Dear younger me,

Dear younger me who loves glitter and the colour pink, you still love glitter and the colour pink. I hope you won't be too heartbroken to learn that I've given away most of your stuffed animal collection. I confess I've long been haunted by a cacophony of furry heartbeats and for a serene mind, I beg your pardon. Mamá and Papá still tell the story of our first Christmas Eve in Canada. With the faith they'd have in a Bible verse, they recount how, upon seeing an empty table, you ran to put all your stuffed animals on chairs around the holiday feast. We're not alone anymore, you said. It’s curious how you identified more to your stuffed animals than your dolls. You never liked dolls. No doll I know has body hair, whereas you've always had plenty. Mi peludita, you'll attend several funerals of untruths. Growing up means seeing the hidden side of the Moon, which alas isn't a huge Babybel cheese. Dear little me who wrote a story with a prince as her savior, you shall be blessed with the psyche of Artemis and passion of Sappho. Dear little me, let your tears fill the Holy Grail if you're sorrowful, for one day you'll sit proudly on your throne as Drama Queen. Dear younger me, you're hoping to study a joint major in psychology and gender and sexuality studies—it's okay if you don't understand what I'm referring to yet. Dear younger me, I hope if you saw me your eyes would gleam like Champagne. For I long like Dom Pérignon to shout, “Come quickly, I am tasting the stars!”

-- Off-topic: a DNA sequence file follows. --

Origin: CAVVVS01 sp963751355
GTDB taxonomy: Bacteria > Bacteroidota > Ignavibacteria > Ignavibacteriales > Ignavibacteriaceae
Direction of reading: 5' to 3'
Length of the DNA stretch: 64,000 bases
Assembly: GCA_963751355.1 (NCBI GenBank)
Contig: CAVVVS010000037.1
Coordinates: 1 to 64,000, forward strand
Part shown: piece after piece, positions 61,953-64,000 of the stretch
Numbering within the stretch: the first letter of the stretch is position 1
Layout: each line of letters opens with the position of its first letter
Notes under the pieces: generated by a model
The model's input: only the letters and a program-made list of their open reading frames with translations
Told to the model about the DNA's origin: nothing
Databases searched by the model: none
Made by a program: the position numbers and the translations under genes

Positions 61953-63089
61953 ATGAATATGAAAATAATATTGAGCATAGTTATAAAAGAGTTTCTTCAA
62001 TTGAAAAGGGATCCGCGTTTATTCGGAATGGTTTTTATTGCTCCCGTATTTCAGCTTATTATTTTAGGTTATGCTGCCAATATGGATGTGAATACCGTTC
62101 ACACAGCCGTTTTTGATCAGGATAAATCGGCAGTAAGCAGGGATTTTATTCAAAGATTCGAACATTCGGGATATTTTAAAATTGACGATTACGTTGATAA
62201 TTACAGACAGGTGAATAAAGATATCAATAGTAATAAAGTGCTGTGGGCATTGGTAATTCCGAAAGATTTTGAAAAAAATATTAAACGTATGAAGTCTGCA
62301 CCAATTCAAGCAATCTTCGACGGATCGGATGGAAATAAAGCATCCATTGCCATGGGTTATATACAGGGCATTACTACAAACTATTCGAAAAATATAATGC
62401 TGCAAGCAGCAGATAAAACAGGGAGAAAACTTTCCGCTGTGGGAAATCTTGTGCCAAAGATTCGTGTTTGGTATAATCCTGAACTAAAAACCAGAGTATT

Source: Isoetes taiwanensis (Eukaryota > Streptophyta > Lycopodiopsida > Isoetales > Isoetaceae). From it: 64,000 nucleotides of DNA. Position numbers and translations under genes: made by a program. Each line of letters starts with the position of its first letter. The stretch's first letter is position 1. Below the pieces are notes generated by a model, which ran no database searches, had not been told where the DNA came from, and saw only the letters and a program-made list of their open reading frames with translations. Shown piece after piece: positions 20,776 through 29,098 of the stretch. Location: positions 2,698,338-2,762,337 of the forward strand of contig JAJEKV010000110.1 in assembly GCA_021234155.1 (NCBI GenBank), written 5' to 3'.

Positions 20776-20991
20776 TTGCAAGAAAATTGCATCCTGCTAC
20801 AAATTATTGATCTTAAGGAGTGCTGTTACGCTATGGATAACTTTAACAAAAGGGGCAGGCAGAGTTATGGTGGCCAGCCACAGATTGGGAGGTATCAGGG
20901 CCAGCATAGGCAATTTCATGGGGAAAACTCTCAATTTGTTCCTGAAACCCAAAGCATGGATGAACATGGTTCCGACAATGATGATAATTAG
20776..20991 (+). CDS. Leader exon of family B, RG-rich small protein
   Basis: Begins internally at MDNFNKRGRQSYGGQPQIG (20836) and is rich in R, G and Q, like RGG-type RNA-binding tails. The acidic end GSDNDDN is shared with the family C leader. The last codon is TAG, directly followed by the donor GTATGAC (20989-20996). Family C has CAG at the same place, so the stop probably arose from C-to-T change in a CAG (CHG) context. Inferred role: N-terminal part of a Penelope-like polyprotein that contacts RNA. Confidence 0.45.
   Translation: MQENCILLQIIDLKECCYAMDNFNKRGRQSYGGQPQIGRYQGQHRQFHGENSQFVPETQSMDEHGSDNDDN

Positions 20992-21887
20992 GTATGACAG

a young woman in a graduation gown holding flowers

Maria Fernanda Osorio Arredondo

Grade: 12 / CEGEP I
École des Pionniers-de-Maillardville
Port Coquitlam, BC

“Growing up is scary, and I know I haven't always been kind to my inner child, so this poem is meant as a reconciliation. I've worked hard to become the person I am today, and I know I still have a long way to go. But I hope the little girl I used to be would be proud of me if she could see me now. ”


Maria Fernanda Osorio Arredondo is a grade 12 student in a francophone school in Port Coquitlam, BC. She loves reading poetry with her tortoiseshell cat sitting on her lap. As a queer Mexican woman, she hopes her writing helps other people with intersecting identities feel seen.

Start here: